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In chemistry, particularly in biochemistry, a fatty acid is a carboxylic acid with a long aliphatic chain, which is either saturated or unsaturated. Most naturally occurring fatty acids have an unbranched chain of an even number of carbon atoms, from 4 to 28. Fatty acids are usually derived from triglycerides or phospholipids. Fatty acids are important sources of fuel because, when metabolized, they yield large quantities of ATP. Many cell types can use either glucose or fatty acids for this purpose. Long-chain fatty acids cannot cross the blood–brain barrier (BBB) and so cannot be used as fuel by the cells of the central nervous system; however, free short-chain fatty acids and medium-chain fatty acids can cross the BBB, in addition to glucose and ketone bodies.
Fatty acids that have carbon–carbon double bonds are known as unsaturated. Fatty acids without double bonds are known as saturated. They differ in length as well.
Fatty acid chains differ by length, often categorized as short to very long.
Unsaturated fatty acids have one or more double bonds between carbon atoms. (Pairs of carbon atoms connected by double bonds can be saturated by adding hydrogen atoms to them, converting the double bonds to single bonds. Therefore, the double bonds are called unsaturated.)
The two carbon atoms in the chain that are bound next to either side of the double bond can occur in a cis or trans configuration.
|Common name||Chemical structure||Δx||C:D||n−x|
|Common name||Chemical structure||C:D|
|Trivial nomenclature||Palmitoleic acid||Trivial names (or common names) are non-systematic historical names, which are the most frequent naming system used in literature. Most common fatty acids have trivial names in addition to their systematic names (see below). These names frequently do not follow any pattern, but they are concise and often unambiguous.|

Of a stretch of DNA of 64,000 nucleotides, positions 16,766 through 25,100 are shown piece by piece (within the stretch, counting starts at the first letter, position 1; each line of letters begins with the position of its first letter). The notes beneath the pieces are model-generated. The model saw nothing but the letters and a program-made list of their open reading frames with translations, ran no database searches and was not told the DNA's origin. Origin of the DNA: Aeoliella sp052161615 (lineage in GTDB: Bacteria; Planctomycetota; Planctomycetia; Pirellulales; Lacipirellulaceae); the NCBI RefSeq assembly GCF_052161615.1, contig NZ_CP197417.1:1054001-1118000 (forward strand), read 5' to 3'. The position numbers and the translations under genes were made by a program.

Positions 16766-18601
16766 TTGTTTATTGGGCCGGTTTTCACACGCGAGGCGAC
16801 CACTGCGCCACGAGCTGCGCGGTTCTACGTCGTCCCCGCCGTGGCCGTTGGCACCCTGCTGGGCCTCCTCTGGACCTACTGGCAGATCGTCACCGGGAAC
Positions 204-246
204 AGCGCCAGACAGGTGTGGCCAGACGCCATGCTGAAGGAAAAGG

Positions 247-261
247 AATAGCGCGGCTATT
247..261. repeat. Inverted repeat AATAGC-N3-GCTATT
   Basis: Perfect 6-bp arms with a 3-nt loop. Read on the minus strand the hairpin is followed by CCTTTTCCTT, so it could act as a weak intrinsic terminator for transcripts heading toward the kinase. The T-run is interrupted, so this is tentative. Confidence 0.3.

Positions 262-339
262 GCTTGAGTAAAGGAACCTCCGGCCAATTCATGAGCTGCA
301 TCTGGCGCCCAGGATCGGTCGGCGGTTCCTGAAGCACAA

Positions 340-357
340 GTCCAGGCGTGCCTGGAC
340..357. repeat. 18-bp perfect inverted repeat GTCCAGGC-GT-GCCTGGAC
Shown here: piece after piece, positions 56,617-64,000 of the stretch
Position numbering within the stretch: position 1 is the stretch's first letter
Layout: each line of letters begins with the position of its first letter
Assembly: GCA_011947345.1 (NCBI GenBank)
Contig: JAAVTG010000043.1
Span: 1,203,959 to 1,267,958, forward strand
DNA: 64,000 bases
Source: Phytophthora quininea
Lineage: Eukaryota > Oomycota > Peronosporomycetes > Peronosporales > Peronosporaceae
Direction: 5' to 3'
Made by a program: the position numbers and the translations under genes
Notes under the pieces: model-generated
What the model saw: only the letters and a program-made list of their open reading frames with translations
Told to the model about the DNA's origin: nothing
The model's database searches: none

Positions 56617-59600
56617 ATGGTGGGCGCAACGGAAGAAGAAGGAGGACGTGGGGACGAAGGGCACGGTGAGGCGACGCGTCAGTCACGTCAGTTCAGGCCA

|Systematic nomenclature||(9Z)-octadecenoic acid||Systematic names (or IUPAC names) derive from the standard IUPAC Rules for the Nomenclature of Organic Chemistry, published in 1979, along with a recommendation published specifically for lipids in 1977. Counting begins from the carboxylic acid end. Double bonds are labelled with cis-/trans- notation or E-/Z- notation, where appropriate. This notation is generally more verbose than common nomenclature, but has the advantage of being more technically clear and descriptive.|
|Δx nomenclature||cis,cis-Δ9,Δ12 octadecadienoic acid||In Δx (or delta-x) nomenclature, each double bond is indicated by Δx, where the double bond is located on the xth carbon–carbon bond, counting from the carboxylic acid end. Each double bond is preceded by a cis- or trans- prefix, indicating the configuration of the molecule around the bond. For example, linoleic acid is designated "cis-Δ9, cis-Δ12 octadecadienoic acid". This nomenclature has the advantage of being less verbose than systematic nomenclature, but is no more technically clear or descriptive.|
|n−x nomenclature||n−3||n−x (n minus x; also ω−x or omega-x) nomenclature both provides names for individual compounds and classifies them by their likely biosynthetic properties in animals. A double bond is located on the xth carbon–carbon bond, counting from the terminal methyl carbon (designated as n or ω) toward the carbonyl carbon. For example, α-Linolenic acid is classified as a n−3 or omega-3 fatty acid, and so it is likely to share a biosynthetic pathway with other compounds of this type. The ω−x, omega-x, or "omega" notation is common in popular nutritional literature, but IUPAC has deprecated it in favor of n−x notation in technical documents. The most commonly researched fatty acid biosynthetic pathways are n−3 and n−6.|
Lipid numbers take the form C:D, where C is the number of carbon atoms in the fatty acid and D is the number of double bonds in the fatty acid (if more than one, the double bonds are assumed to be interrupted by CH
2 units, i.e., at intervals of 3 carbon atoms along the chain). This notation can be ambiguous, as some different fatty acids can have the same numbers. Consequently, when ambiguity exists this notation is usually paired with either a Δx or n−x term.
|Palm kernel oil||81.5||11.4||1.6||0||3.80|
|Wheat germ oil||18.8||15.9||60.7||0||136.65|
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